Entropy of a random variable X is the level of uncertainty inherent in the variables possible outcome.

$H(X) = -\sum_x p(x) \log p(x)$

Cross-Entropy loss is an important cost function. It is used to optimize classification models. The understanding of Cross-Entropy is pegged on understanding of Softmax activation function.

Consider a 4-class classification task where an image is classified as either a dog, cat, horse, or cheetah.

In the above Figure, Softmax converts logits into probabilities. The purpose of the Cross-Entropy is to take the output probabilities (P) and measure the distance from the truth values (as shown in Figure below).

For the example above the desired output is `[1,0,0,0]`

for the class `dog`

but the model outputs `[0.775, 0.116, 0.039, 0.070]`

.

Also called** logarithmic loss**, **log loss** or **logistic loss**. Each predicted class probability is compared to the actual class desired output 0 or 1 and a score/loss is calculated that penalizes the probability based on how far it is form the actual expected value. The penalty is logarithmic in nature yielding a large score for large differences close to 1 and small score for small differences tending to 0. Cross-entropy is defined as,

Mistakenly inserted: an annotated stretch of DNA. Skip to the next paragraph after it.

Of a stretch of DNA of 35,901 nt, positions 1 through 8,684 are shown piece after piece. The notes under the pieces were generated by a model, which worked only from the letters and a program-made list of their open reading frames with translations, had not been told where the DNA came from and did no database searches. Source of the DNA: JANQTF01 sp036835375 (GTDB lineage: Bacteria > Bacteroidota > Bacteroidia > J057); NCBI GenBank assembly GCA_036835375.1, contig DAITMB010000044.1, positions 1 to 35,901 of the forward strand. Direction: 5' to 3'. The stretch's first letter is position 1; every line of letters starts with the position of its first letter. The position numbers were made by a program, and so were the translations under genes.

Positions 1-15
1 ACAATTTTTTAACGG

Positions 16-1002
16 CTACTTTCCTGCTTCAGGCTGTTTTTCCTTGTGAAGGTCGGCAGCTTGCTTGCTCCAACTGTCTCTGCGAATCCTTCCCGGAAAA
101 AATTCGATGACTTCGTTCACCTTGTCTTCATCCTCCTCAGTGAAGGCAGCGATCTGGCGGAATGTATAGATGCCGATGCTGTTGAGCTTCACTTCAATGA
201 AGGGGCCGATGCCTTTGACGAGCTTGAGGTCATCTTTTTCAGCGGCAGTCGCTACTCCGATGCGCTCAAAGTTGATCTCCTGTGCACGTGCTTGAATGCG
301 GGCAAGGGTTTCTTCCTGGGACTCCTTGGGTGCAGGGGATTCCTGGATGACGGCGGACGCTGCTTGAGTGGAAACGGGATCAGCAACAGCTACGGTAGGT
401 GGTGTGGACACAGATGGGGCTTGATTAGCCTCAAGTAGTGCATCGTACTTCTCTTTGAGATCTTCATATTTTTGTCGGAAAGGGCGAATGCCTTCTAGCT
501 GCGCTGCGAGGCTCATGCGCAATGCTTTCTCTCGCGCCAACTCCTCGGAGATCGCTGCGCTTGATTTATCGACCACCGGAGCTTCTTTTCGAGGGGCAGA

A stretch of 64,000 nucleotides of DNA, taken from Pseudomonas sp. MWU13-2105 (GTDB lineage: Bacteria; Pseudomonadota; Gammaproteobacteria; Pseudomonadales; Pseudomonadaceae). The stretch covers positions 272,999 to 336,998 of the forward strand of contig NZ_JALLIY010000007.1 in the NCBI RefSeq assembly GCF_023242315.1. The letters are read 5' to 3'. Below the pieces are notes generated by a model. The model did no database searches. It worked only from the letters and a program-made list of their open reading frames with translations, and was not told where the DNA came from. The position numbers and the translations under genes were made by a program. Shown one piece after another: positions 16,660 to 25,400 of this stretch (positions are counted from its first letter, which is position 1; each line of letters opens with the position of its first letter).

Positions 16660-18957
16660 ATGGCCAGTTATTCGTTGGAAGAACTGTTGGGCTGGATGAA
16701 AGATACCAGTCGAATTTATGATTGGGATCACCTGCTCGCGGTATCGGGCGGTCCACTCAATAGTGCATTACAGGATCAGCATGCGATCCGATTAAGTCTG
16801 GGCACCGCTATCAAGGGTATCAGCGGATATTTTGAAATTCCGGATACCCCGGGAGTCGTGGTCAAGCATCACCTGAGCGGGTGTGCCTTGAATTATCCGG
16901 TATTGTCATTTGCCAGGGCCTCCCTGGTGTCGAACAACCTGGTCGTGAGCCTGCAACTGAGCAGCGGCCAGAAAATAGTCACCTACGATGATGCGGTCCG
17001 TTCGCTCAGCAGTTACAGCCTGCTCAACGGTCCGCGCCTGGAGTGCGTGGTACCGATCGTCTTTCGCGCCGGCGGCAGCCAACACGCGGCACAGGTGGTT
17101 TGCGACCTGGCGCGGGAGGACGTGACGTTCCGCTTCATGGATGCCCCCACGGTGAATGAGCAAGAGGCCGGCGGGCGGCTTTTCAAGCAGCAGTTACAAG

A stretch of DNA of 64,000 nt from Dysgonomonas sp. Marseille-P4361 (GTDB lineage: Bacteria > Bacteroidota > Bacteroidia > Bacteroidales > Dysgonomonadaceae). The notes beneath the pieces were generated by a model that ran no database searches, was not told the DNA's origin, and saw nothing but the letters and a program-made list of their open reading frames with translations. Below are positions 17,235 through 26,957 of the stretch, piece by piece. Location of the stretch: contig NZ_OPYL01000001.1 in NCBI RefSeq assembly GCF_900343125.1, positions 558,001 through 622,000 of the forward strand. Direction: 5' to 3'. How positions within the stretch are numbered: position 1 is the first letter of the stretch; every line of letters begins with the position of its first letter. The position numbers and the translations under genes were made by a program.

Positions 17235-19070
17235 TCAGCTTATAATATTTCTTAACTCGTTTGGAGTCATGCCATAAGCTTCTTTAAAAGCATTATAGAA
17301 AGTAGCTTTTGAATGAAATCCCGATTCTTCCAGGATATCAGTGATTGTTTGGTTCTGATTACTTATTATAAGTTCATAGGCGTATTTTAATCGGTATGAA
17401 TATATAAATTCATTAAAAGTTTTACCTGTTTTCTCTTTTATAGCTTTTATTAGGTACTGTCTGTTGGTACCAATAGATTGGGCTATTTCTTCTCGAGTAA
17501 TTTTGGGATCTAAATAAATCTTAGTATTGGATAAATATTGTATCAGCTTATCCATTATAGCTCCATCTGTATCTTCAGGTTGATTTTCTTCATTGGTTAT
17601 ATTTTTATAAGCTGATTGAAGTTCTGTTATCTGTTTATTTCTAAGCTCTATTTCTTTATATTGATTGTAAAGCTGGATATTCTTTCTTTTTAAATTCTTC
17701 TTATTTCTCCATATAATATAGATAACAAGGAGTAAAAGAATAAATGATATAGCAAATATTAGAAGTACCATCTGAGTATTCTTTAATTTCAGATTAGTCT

$L_{ce} = - \sum_{i=1}^n y_i \log(p_i)$

$L=-\sum_{i=1}^4 Y_i \log (S_i) \\
= - [1\log_2(0.775) + 0\log_2(0.116) + 0\log_2(0.039) + 0\log_2(0.070)] \\
= 0.3677$

Assume that after some iterations of model training the model outputs the following vector of logits

$L = - 1 \log_2(0.938)+0+0+0 = 0.095$

If there are just two class labels, the probability is modeled as the Bernoulli distribution for the positive class label. This means that the probability for class 1 is predicted by the model directly, and the probability for class 0 is given as one minus the predicted probability, for example,

$L= - \sum_{i=1}^2 y_i \log(p_i)
= -[y_i \log( \hat{y_i}) + (1-y_i) \log(1-\hat{y_i})]$